Beamalloy IBED (Ion Beam Enhanced Deposition) is a patented physical surface treatment process implemented by bombarding a growing film with an independently controlled beam of energized atomic particles. This allows precise control and optimization of properties such as interfacial adhesion, density, grain size, morphology, and internal stresses.
The Beamalloy IBED process enables a wide range of metallurgical compositions (metallic, nitride, oxide, and carbide), a high degree of control over surface and sub-surface nanostructure, and typical thicknesses up to 6 microns (0.00024 inches). Excellent adhesion, precision and uniformity are achieved with processing temperatures held below 93°C (200°F). IBED surface treatment can be applied on most metallic, glass, ceramic, and even plastic surfaces.
All components are processed to uniformly expose all surfaces of the components to the desired surface treatment. This satisfies specifications required for optical and semiconductor thin film (sub-micron) coatings, and provides significant benefits when utilized for the deposition of tribological coatings on precision tooling and engineered components.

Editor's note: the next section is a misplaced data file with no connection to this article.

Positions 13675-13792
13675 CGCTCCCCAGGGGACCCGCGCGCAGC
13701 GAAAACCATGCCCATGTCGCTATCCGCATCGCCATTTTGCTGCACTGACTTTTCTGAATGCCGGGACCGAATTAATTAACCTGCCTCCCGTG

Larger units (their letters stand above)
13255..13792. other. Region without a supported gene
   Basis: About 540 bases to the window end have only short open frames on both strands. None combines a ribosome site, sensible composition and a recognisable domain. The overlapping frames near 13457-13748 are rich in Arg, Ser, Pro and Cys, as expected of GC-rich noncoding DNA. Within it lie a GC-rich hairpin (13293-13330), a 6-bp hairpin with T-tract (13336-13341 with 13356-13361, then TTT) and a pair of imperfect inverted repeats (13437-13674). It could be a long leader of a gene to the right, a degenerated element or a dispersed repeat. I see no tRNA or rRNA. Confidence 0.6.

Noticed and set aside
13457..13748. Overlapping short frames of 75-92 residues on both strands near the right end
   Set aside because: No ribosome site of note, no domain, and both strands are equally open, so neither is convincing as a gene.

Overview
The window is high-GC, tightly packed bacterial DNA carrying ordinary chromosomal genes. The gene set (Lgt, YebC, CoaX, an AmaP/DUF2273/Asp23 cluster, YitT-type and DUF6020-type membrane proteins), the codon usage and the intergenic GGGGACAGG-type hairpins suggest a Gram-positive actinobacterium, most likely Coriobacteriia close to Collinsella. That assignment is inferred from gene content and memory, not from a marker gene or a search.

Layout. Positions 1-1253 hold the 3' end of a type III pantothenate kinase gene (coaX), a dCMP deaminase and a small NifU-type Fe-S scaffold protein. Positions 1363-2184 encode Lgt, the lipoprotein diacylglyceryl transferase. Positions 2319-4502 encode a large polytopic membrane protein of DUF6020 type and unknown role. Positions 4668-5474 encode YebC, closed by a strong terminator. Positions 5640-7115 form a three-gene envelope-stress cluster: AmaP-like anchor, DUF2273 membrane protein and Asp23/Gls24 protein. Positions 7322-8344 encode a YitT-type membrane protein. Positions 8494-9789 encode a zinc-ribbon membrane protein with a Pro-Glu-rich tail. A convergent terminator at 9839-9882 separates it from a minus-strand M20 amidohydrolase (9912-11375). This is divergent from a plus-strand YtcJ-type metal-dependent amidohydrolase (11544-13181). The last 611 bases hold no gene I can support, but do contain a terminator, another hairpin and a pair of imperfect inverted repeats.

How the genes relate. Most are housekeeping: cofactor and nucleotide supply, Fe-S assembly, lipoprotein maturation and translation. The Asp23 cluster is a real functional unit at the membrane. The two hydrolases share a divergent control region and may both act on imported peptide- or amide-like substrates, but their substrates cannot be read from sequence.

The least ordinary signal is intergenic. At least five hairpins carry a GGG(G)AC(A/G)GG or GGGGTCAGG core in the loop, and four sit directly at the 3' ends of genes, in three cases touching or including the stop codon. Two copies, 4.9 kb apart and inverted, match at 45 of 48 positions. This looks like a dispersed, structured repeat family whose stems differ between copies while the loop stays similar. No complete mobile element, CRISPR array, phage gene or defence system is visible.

Increased wear resistance
Improved corrosion resistance
Eliminate post-coating polishing
Maintain original bulk properties
Preserve original dimensions
Beamalloy IBED tribological coatings are recommended or designed based on your specific needs and will provide excellent performance in your demanding applications.
The high-energy ions are used to mix the initial few atomic layers of the coating material into the surface being coated. This forms an alloyed bond layer in the surface that promotes adhesion of the coating and is the mechanism that allows coatings of a variety of materials to be applied to virtually any substrate material without the need of an intermediate bonding layer.
Once the alloyed layer is formed properly, the coating is then grown out from this alloyed layer. The high-energy ion flux is then used to control the morphology of the coating that is being grown from the surface. This allows control over the grain structure of the coating as well as coating density and residual stresses. Coating thicknesses, typically up to 6 microns (0.00024 inches) can be grown on most metallic, glass, ceramic, and even plastic surfaces.
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